Shrinks also get to dress right instead of walking around in lab coats all day. If yours is a visual medium, this means you are not denied the use of personal wardrobe as a way to develop her character.

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    $\begingroup$ They tend (just tend, it's not a hard law) to be a little odd themselves, which can make for fun in a book. And explains them being in weird places. $\endgroup$
    – user86462
    Commented Aug 26, 2022 at 3:20
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    $\begingroup$ Psychiatrists tend to engage in relatively little therapy, at least in hospitals where my wife has been a (PhD) psychologist with (MD) psychiatrist colleagues. They tend to be much more focused on the pharmaceutical side of things—mostly out of simple time crunch, from what I can tell, but they also don’t usually have as extensive therapy training as, say, my wife does. Most patients see a psychiatrist for prescriptions and a psychologist for therapy. Also, the “anywhere” thing falls apart if you want to be legal about it—licenses are typically restricted to one country, or one state in the US $\endgroup$
    – KRyan
    Commented Aug 26, 2022 at 4:06
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    $\begingroup$ @KRyan Fair points, although by "anywhere" I meant less "anyplace on Earth" and more "not restricted to exactly one building." $\endgroup$
    – Tom
    Commented Aug 26, 2022 at 4:23
  • $\begingroup$ Hey, lab coats work well to cover up a multitude of sins. Blood stains on my clothes? Not under here! Mysterious pentagram on the skin? Nitrile gloves cover that right up. $\endgroup$
    – DWKraus
    Commented Aug 26, 2022 at 16:19

Unless you want them to be a surgeon constantly leaving patients on the operating room to save lives. Unless that then it's doable.

But the trick is not their field of medicine but their boss.

Think about it. Working for a normal hospital will seriously conflict with their life style as you figured out. But also trying to grow a personal practice, like a private clinic, would still have issues. If you are unreliable then what's the point?

So. What is the solution?

Avoid life or death fields

Optometrists, dentist, otolaryngologist, dermatologist, neurologist...etc. Basically any field in which you can cancel an appointment and your patient does not just die. The patient can get their teeth cleaned later, skins conditions are not a joke but again they are not waiting for you to operate on them.

Better still. Make the doctor specialize in a field in which they have to do a lot of research. Rare diseases anyone? Kinda like House. So. Your doctor can ponder over the rare condition that the patient is having while they drive to fight the monster of the week.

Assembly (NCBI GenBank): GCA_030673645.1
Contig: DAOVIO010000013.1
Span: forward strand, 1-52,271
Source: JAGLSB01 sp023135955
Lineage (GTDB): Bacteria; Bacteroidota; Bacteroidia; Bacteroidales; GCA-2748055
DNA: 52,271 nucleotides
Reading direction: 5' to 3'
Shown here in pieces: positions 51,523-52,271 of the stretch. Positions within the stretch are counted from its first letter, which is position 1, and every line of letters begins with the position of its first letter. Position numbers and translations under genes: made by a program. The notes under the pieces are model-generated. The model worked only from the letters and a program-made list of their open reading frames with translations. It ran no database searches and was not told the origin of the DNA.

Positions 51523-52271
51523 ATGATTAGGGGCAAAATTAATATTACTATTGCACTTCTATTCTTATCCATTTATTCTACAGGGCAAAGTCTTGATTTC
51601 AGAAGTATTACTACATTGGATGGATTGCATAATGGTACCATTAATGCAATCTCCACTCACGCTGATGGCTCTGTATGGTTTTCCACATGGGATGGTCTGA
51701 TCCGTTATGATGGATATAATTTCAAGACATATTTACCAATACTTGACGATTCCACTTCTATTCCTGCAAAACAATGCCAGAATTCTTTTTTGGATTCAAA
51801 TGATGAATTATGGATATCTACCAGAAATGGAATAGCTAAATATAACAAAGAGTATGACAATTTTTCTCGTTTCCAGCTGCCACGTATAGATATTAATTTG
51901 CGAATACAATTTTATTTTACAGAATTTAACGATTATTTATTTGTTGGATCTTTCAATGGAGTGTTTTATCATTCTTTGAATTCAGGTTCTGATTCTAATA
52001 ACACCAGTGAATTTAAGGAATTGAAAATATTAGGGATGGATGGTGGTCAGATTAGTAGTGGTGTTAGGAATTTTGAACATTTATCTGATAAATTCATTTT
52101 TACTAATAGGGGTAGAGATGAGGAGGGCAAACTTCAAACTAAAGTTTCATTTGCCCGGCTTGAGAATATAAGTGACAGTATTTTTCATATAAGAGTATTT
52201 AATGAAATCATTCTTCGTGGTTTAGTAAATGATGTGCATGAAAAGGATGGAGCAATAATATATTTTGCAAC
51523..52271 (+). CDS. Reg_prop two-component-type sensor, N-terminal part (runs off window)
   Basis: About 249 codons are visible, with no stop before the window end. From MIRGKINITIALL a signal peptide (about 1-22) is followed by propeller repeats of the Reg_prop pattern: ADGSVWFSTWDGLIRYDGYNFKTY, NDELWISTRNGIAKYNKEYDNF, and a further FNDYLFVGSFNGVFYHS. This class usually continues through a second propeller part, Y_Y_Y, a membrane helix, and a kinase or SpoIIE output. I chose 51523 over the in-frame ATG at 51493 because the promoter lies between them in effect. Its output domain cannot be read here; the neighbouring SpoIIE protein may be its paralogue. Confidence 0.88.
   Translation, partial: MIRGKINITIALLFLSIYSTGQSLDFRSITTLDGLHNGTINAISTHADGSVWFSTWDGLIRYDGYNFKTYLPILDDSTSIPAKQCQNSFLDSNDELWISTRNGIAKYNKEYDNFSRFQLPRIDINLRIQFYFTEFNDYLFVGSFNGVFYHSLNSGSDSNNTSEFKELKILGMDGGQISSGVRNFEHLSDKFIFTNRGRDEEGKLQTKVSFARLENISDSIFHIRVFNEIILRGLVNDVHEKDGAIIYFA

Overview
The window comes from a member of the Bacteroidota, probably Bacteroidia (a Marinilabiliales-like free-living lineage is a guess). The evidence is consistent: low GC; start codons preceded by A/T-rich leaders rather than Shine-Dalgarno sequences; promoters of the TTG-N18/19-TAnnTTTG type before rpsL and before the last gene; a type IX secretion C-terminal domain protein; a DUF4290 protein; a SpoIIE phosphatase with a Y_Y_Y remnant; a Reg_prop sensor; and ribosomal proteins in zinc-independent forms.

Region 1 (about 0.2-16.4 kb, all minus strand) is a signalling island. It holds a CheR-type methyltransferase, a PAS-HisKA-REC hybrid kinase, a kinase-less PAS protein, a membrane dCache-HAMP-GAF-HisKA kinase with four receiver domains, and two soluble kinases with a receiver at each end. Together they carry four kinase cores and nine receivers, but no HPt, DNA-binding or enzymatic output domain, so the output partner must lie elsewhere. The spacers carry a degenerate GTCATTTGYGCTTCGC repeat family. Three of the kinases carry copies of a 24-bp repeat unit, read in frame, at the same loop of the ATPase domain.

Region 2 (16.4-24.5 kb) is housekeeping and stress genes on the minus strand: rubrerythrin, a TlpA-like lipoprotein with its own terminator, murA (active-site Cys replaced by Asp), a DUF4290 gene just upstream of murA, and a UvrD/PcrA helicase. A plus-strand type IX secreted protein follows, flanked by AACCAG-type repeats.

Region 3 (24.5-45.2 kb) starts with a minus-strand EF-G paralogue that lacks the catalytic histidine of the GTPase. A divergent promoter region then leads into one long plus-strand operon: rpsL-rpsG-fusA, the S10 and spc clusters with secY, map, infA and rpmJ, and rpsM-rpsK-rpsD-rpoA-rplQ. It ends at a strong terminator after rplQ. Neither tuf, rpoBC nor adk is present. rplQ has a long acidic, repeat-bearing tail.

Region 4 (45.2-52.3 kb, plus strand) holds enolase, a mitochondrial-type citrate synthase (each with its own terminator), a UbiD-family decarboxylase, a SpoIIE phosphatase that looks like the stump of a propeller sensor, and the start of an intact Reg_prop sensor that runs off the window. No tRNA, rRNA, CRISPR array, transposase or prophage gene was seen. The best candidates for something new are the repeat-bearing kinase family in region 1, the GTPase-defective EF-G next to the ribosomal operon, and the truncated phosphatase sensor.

It's rather simple. If you can hook them up with a sort of a connection to the underworld that can get them a job in a hospital or similar place without having them follow the rules then you know what to do. Maybe they uncovered the truth about a conspiracy against a big vampire. The vampire just happens to have good connections with a hospital, because they have to get human blood without killing people for example, and to repay them the vampire made it clear that the doctor practices medicine on their own terms. Unless they bring a machine gun and shoot people, nobody dares bother them.

The same can be done with a private clinic. If they just make one with a couple of friends and possibly provide funding or other big contribution in exchange of being able to simply leave if needed.

Again you can connect it to their supernatural life. Maybe they acquired a nice downtown property while they are fighting the supernatural. Then they got together with a couple of doctor friends and sat up the clinic in part of the property. Maybe it's one of those old places with like gargoyles and stuff. And if you are adamant about that life style not paying off. You can justify it by that fact that their ownership is cursed. They can't sell the property, and they can't rent it. Or they can use some sort of powerful magical item to ward off the supernatural but they can only use or afford to use it in like few floors and so the rest is not really usable.

I support finding a connection to their supernatural world. But you can still solve it without that.

  • $\begingroup$ I like this. Really good, thought out way of how to approach the problem $\endgroup$ Commented Aug 27, 2022 at 0:24

Kamen Rider Ex-Aid features four heroes all of whom are doctors and all of whom specialize in one area of medicine... The main character is an intern and thus changes departments (he starts as a pediatrician and is more of an appointment character), the next is a surgeon and one who is by appointment only. The third is a Corner and can excuse himself as part of investigations, the fourth is a radiologist (and additionally an unlicensed doctor at that.). It also helps that the setting is in Japan's government funded medical system, and the Ministry of Health knows about the doctor rider's superhero activities and actively supports them (the bad guys of the series are monsters that are the results of a human becoming infected by a computer virus that somehow turned into a biological virus.) so they are able to pull strings.